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Leaked documents reveal how Shell blackmailed Nigeria in Malabu deal

29 December 2017

Confidential internal documents of Royal Dutch Shell suggest that the oil giant capitalised on the 2011 presidential election to arm-twist the federal government into a “cheap” deal over the sale of the disputed OPL 245.

The international oil company also used an arbitration case it filed with the International Centre for the Settlement of International Disputes (ICSID), an organ of the World Bank, to railroad the government into brokering truce between it and Malabu Oil and Gas Ltd, its estranged erstwhile partner and the original licensee.

The bundle of documents made available to TheCable also gave an insight into the mindset of Shell’s executives who toyed with the idea of paying nothing for OPL 245 the moment Eni of Italy, in negotiation with Malabu, showed interest in sharing operator rights with them.

Shell also knew it was underpricing the oil block, deliberately hoarding information on the gas potential of the field in all its valuations and focusing only on the oil.

The sale of the controversial block in 2011 has unfurled a chain of scandals and litigation, leading to an unprecedented approval by an Italian court for the prosecution of Shell and Eni executives over allegations of bribery.

OPL 245 was awarded on a discretionary basis to Malabu in 1998 by the Sani Abacha government, although it later turned out that the beneficial owners included Abacha’s son, Mohammed, and Dan Etete, then-minister of petroleum.

At the same time, OPL 246 was also awarded to Southern Atlantic Petroleum Ltd (Sapetro), owned by Theophilus Danjuma, former chief of army staff and close associate of Abacha.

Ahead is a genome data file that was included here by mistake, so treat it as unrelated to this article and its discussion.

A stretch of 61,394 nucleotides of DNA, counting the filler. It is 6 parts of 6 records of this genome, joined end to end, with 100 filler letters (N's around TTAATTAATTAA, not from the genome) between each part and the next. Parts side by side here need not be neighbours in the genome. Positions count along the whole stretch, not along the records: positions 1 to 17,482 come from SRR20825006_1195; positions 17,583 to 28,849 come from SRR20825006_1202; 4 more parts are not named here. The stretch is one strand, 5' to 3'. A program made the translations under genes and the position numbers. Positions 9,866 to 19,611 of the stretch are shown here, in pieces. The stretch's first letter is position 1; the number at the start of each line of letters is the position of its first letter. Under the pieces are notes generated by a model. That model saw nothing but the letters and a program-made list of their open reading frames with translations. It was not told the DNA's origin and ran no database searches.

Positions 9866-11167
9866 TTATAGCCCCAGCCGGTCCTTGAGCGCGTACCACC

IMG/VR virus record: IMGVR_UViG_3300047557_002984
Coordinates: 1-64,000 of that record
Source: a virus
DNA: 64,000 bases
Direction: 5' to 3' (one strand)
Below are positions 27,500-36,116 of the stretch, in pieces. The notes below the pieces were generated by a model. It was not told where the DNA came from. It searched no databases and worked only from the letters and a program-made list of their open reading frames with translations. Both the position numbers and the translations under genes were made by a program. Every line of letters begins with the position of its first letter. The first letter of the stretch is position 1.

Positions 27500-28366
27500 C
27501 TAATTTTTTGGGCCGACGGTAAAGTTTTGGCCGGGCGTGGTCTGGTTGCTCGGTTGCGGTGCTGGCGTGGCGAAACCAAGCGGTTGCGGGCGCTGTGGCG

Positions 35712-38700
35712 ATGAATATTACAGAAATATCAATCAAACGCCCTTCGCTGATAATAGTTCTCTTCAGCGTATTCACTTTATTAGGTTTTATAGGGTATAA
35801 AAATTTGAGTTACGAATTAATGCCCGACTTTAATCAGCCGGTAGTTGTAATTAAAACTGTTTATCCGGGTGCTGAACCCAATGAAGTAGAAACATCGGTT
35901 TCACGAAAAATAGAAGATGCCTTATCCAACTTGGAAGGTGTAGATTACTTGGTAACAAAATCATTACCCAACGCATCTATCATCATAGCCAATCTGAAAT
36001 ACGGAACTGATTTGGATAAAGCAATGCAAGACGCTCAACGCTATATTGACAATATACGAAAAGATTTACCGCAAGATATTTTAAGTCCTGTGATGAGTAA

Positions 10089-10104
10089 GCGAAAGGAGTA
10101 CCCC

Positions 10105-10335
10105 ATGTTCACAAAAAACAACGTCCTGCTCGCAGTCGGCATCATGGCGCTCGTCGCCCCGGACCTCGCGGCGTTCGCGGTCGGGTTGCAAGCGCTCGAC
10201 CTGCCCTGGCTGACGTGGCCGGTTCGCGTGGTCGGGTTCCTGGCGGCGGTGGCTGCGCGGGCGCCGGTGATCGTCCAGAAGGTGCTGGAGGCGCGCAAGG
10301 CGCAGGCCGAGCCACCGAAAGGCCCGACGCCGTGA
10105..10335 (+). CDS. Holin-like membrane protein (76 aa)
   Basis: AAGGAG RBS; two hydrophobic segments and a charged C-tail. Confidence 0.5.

A discounted rate of $20 million was charged as “signature bonus” by the federal government to encourage local investment in the upstream sector of the oil industry.

While Sapetro paid its own signature bonus to the federal government in 1998, Malabu made an advance payment of $2 million before Shell — erstwhile technical partners to Malabu on the block — took it over following revocation by President Olusegun Obasanjo in 2001.

In 2002, Shell paid $210 million as signature bonus to the government but domiciled $209 million of the sum in an escrow account because of the dispute resulting from the revocation.

In 2006, CNOOC of China paid Sapetro $1.7 billion to acquire 45% contractor interest in OPL 246 — while Shell/Eni paid Malabu $1.1 billion to acquire 100% ownership of OPL 245 in 2011.

In all, Shell and Eni paid $1.3 billion for the oil block — $210 million to Nigeria as “signature bonus” and $1.1 billion to buy out Malabu.

However, the payments were made to federal government’s account at JP Morgan in London before the transfer was made to Malabu, fuelling suspicion that the oil companies knew there was sleaze in the transaction and wanted to avoid being directly linked to it.

In the leaked documents, Shell consistently made reference to “the elections” as a bargaining chip, an indication that its executives knew that some of the proceeds would end up financing the 2011 presidential election.

President Goodluck Jonathan, who returned the oil block to Malabu in 2010 — nine years after it was revoked — was preparing to contest in the 2011 elections after replacing President Umaru Musa Yar’Adau who died in May 2010.

“The ambit claim emanating from Abuja is that the price to Etete is $2bln… However, in the lead up to the elections, we believe that a figure in the range of $1-1.2bln will be accepted,” a Shell document said.

Eni initially proposed a settlement formula of paying $800 million to Malabu for 50% stake in the block  while asking Shell to pay the signature bonus of $210 million to government and another $165 million towards offering Malabu “an irrevocable offer” of $1.2 billion to part with the licence.

“The figure of $1.2bln to Etete is considered the minimum figure acceptable in Abuja,” the document said, obviously insinuating that the government was working for, or with, Etete.

Shell had previously denied knowing Etete was part of the deal but recanted after being confronted with documentary evidence.